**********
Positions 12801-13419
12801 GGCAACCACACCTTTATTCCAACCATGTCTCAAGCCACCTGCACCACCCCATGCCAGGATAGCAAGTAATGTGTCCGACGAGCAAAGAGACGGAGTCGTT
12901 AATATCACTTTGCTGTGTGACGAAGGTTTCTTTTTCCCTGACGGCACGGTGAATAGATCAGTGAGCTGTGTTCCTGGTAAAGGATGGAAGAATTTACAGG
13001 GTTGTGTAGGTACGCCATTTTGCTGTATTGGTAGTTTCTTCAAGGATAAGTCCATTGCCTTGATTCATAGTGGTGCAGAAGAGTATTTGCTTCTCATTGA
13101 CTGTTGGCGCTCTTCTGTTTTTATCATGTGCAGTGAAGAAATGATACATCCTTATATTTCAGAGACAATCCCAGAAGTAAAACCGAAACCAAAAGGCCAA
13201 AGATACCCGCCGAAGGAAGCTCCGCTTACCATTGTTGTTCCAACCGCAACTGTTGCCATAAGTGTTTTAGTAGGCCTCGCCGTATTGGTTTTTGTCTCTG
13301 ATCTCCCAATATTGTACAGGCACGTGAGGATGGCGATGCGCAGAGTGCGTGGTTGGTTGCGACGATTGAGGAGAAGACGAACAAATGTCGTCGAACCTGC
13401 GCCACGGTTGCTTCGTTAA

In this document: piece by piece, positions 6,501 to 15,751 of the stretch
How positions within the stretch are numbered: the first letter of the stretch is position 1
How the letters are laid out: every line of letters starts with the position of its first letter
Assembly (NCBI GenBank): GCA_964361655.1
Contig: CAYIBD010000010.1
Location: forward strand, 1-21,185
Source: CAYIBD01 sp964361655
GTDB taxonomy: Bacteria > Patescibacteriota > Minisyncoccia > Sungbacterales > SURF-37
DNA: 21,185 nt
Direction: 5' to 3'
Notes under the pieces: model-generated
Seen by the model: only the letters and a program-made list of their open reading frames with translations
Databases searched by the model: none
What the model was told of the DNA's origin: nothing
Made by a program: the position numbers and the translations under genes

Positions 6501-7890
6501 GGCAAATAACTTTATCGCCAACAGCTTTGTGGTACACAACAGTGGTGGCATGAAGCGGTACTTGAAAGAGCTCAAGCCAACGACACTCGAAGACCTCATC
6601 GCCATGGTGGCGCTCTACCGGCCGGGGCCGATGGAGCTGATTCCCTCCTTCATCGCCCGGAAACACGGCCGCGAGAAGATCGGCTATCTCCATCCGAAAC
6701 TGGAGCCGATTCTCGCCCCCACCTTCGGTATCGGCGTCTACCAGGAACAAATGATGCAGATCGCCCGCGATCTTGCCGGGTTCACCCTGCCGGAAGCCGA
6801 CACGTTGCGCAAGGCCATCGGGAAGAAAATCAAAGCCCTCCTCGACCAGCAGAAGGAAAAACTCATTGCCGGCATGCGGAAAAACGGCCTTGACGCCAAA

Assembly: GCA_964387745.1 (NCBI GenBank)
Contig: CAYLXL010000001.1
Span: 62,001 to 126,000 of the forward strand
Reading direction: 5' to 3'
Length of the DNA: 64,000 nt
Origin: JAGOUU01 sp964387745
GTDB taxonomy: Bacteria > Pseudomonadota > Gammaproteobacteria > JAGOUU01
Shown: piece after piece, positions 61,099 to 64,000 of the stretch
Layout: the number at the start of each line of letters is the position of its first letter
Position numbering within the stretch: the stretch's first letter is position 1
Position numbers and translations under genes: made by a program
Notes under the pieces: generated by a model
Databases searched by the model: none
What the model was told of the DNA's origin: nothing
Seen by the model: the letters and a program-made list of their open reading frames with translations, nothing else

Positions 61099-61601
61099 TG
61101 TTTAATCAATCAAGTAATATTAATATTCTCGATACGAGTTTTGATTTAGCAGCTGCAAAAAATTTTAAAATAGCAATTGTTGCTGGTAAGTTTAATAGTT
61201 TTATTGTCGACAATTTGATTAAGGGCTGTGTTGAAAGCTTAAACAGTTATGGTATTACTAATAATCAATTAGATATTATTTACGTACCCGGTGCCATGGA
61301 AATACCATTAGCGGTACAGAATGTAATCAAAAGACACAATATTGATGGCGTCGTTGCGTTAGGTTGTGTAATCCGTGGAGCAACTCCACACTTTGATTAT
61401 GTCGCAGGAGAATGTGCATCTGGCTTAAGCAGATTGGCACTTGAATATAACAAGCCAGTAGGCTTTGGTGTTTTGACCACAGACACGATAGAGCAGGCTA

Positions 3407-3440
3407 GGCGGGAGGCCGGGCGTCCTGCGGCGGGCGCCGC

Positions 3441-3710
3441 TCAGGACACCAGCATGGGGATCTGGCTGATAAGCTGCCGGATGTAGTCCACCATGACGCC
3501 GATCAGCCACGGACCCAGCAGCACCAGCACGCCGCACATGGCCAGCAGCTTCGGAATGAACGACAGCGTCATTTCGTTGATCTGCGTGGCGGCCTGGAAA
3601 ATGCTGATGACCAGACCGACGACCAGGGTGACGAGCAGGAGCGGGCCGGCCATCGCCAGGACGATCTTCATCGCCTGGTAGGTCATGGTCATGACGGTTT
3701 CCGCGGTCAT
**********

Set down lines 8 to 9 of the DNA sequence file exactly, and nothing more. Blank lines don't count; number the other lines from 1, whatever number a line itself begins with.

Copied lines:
13401 GCCACGGTTGCTTCGTTAA

In this document: piece by piece, positions 6,501 to 15,751 of the stretch